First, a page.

The police officer now leading the rural beat in Suffolk has met with members of the business community.

Representatives of the Country Land and Business Association (CLA) raised some of the key issues facing rural businesses in the county when they met with Sergeant Chris Green.

He took up the post in March, succeeding Sgt Brian Calver who has moved to another role having overseen rural policing for more than six years.

Sgt Green was joined by his colleague Inspector Claire Simons as he met with CLA East Surveyor Tim Woodward and CLA Suffolk branch president Graham Downing.

Topics covered included fly-tipping, theft of farm machinery and GPS equipment, burglaries, hare coursing and general farm security.

CLA Surveyor Tim Woodward said: “Many of our members have concerns over rural crime and are often victims so it is crucial for us to develop relationships with the police so that we can raise any issues they have.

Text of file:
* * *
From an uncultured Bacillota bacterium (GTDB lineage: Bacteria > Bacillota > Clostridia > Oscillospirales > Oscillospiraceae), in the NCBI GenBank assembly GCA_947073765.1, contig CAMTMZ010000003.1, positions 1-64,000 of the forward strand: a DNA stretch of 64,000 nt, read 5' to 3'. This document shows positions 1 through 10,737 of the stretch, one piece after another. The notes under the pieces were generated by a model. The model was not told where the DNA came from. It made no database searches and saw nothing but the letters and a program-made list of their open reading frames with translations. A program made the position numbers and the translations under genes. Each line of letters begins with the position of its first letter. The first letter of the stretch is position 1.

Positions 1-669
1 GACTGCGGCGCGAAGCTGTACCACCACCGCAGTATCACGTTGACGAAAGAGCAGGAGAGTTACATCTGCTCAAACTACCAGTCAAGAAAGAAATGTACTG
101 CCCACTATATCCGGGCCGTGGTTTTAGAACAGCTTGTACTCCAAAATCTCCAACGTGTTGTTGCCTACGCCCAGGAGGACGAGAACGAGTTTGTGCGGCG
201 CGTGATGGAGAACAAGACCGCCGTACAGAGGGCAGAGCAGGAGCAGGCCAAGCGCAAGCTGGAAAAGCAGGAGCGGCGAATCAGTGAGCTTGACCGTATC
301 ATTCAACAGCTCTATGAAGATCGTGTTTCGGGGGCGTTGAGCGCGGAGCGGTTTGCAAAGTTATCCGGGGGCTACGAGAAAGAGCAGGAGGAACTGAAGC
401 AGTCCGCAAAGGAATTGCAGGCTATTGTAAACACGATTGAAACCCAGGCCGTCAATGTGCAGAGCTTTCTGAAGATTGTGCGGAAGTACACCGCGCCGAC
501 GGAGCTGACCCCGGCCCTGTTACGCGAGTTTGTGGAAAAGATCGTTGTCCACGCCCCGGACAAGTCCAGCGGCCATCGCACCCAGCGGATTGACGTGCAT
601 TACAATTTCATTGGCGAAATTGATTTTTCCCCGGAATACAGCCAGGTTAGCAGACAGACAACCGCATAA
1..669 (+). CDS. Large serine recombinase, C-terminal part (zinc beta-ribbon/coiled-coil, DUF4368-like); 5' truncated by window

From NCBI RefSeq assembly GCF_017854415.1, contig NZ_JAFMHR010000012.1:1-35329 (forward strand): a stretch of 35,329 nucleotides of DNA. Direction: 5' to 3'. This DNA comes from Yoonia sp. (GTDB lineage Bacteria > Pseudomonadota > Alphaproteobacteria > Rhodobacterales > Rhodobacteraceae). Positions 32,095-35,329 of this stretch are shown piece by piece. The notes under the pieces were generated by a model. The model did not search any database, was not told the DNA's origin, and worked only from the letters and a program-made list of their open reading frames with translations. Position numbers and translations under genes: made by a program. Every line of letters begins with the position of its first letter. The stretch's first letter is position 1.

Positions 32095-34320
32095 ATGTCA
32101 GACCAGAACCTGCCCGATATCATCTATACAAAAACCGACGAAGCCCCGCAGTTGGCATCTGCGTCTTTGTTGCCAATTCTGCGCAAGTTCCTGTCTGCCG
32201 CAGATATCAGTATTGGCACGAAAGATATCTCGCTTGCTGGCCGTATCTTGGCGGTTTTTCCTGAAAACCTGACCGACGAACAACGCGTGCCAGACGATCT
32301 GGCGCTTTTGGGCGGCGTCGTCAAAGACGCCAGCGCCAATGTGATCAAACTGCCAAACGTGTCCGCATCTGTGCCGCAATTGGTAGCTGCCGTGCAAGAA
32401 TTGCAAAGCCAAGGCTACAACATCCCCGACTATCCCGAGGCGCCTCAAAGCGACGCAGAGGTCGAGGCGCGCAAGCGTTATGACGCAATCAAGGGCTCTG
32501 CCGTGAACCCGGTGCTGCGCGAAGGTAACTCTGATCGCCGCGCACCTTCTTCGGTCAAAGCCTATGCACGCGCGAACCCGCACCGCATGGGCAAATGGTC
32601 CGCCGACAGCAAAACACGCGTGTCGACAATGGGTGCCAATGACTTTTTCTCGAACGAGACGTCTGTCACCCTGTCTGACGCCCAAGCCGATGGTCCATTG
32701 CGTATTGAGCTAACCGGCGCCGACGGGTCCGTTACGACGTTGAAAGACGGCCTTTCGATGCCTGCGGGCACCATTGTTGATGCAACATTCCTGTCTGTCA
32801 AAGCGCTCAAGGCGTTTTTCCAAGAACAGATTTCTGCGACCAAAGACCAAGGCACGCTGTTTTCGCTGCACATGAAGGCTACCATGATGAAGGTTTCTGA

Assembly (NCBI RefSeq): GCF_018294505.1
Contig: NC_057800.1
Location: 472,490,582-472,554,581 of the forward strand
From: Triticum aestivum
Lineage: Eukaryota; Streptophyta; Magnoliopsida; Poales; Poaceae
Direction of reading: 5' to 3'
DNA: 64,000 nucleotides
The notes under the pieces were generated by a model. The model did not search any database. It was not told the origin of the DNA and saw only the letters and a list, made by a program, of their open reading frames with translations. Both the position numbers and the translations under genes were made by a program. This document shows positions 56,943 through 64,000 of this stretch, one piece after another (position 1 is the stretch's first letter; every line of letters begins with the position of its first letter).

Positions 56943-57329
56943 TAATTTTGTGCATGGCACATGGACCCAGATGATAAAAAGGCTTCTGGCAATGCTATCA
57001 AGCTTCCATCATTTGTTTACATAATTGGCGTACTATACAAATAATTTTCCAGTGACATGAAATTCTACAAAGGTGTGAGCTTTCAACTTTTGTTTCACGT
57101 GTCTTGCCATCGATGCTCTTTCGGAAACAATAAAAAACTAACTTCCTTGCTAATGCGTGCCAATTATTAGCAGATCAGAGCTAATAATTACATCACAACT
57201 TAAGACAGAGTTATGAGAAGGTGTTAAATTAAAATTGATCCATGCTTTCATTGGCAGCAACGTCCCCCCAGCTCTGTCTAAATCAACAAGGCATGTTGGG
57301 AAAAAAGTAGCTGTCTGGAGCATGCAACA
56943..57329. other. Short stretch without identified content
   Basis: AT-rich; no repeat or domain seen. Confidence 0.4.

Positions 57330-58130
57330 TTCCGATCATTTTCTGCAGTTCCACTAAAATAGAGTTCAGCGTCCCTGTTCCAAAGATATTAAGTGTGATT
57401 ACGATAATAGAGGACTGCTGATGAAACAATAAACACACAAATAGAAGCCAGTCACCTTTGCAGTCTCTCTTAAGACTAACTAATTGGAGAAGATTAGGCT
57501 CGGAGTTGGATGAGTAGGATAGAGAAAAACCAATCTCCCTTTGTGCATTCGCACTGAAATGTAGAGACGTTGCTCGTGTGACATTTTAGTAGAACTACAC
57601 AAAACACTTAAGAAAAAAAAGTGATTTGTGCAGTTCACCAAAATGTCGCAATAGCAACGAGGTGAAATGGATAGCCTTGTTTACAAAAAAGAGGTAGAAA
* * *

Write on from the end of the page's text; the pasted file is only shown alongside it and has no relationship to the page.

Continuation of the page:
"It was an extremely constructive meeting and we will continue to have regular contact with Sgt Green and his colleagues to ensure rural crime is a priority for the force.”

A recent report from Durham University concluded many crimes are committed by "prolific rural offenders" rather than opportunistic individuals. 

These intentionally victimise rural communities in multiple ways - including through violence and intimidation - during long and sustained criminal careers, the study - commissioned by the National Rural Crime Network - suggested.

Mr Woodward said: “This report demonstrates why it is so important for the police to take rural crime seriously.

"Well-established criminal gangs are dumping huge quantities of waste, coursing and poaching, stealing machinery and often moving it abroad – this is not small-scale or opportunistic crime.”

The CLA has launched a series of "missions"  - including one focused on rural crime - as part of its Rural Powerhouse campaign.